Neighbors “need to be able to trust that these supportive housing units are not going to turn into a nuisance,” Dinse said.
In December, Councilman Curren Price put forward a motion calling for the city to find new ways to encourage developers to build homeless housing in wealthier areas. Price said in a written statement to The Times that “the responsibility to fix the homeless crisis and the weight must be equally divided” across the council districts.
Under Prop. HHH, Los Angeles has started offering financial incentives to developers that build homeless housing on private property in neighborhoods with high land costs. Seven such projects have been proposed this fiscal year, including in Sherman Oaks and in the Fairfax neighborhood represented by Koretz.
Housing advocates also point out that despite the ongoing imbalance of where homeless housing is built, there has been progress. Before the pledge, 44% of the existing units of supportive housing were in Huizar’s downtown-to-Eagle Rock district, according to figures from the United Way of Greater Los Angeles. Out of the newly approved units, that number is 20%.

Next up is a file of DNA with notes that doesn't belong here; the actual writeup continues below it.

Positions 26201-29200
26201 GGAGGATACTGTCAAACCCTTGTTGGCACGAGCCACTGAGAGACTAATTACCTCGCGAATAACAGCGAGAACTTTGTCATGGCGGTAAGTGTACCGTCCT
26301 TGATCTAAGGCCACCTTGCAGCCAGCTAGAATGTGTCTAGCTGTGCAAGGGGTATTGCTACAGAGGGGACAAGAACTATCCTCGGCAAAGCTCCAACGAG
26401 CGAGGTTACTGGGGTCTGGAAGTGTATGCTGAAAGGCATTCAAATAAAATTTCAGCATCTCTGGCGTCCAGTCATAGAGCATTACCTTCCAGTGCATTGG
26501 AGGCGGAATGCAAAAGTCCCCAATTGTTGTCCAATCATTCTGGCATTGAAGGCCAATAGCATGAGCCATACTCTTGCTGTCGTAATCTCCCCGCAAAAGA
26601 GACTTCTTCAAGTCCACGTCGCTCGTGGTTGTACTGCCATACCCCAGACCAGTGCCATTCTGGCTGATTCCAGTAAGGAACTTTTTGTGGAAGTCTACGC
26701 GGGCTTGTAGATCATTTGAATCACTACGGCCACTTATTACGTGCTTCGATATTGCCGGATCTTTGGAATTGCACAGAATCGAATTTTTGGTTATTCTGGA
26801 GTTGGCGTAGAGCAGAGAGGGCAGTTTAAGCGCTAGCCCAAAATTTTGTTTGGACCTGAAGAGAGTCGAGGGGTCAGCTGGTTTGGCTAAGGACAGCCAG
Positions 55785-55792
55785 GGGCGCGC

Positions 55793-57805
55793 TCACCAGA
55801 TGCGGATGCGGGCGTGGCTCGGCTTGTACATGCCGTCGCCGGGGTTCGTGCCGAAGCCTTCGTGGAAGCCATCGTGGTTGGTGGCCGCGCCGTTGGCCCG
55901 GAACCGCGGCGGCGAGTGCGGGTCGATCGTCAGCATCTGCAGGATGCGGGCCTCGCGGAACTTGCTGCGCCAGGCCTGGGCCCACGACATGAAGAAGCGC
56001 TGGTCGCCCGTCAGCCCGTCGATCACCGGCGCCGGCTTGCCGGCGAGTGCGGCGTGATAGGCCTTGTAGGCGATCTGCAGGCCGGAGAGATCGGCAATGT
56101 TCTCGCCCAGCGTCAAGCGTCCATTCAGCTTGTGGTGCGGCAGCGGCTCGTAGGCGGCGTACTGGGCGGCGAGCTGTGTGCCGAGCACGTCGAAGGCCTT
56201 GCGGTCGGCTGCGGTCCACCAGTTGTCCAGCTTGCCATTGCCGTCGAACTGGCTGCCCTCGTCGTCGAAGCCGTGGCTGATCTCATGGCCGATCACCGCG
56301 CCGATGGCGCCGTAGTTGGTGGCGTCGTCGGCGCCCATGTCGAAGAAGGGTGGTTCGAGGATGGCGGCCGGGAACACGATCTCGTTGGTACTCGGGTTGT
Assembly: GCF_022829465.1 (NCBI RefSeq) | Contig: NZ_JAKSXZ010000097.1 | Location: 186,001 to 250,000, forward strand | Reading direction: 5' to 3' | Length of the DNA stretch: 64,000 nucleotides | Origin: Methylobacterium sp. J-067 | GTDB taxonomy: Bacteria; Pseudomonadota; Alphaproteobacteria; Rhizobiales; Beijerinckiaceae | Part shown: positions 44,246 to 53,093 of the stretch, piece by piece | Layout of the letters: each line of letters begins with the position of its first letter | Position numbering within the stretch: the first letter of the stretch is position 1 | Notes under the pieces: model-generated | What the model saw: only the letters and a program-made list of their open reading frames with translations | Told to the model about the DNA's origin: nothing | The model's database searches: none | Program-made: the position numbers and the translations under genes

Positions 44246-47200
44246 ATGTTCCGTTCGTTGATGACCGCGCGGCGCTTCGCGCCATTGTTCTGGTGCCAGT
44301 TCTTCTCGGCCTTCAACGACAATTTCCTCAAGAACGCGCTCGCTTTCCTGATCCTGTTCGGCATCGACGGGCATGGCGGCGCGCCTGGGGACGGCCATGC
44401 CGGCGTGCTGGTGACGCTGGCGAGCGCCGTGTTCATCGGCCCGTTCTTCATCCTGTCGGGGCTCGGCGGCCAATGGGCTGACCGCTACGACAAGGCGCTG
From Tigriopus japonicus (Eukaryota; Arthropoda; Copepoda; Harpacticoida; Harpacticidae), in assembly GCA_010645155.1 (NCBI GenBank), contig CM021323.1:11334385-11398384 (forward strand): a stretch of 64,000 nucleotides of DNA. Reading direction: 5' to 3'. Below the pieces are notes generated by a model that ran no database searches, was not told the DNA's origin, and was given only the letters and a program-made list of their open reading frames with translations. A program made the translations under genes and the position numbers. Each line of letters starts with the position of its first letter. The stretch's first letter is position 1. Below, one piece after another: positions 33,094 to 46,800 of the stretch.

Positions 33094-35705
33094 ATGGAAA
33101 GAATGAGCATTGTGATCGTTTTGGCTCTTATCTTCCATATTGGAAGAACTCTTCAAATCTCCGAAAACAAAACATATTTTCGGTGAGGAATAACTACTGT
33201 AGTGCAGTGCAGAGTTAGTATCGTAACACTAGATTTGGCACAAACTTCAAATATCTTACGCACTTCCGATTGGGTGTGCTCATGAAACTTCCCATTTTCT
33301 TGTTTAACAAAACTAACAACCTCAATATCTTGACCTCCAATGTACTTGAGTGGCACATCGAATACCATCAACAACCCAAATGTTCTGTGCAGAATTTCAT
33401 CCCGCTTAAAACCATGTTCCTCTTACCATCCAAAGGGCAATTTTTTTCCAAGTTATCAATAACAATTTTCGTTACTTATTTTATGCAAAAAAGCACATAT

And new units are headed for areas that had little homeless housing in the past. In a district that runs along the Pacific Coast, Councilman Mike Bonin has backed nearly 200 units so far — a number that will quadruple the amount of homeless housing in that area, based on United Way figures.
Bonin’s district includes some of the costliest land in the city, but he has sidestepped that problem by championing projects on sites owned by the city and the U.S. Department of Veterans Affairs, winning praise from housing advocates. Some residents complain, however, that too many homeless projects are being slated for Venice rather than other parts of the district.
But city property is not a panacea: City analysts found that only four out of 428 “surplus” parcels could be used for housing or homeless services, since many were too small, already in use, impractical to build on,or had other issues. L.A. officials have since turned their focus to parking lots owned by the city, which has yielded some possible sites on the Westside and in Blumenfield’s Valley district.
Ben Winter, chief housing officer for Mayor Eric Garcetti, expressed hope that citywide initiatives meant to ease development — including incentives to build affordable housing along transit corridors — could help chip away, over time, at geographic inequity in housing for the poor.
But such segregation “has been decades in the making,” Winter said. “We won’t break down all those barriers at once.”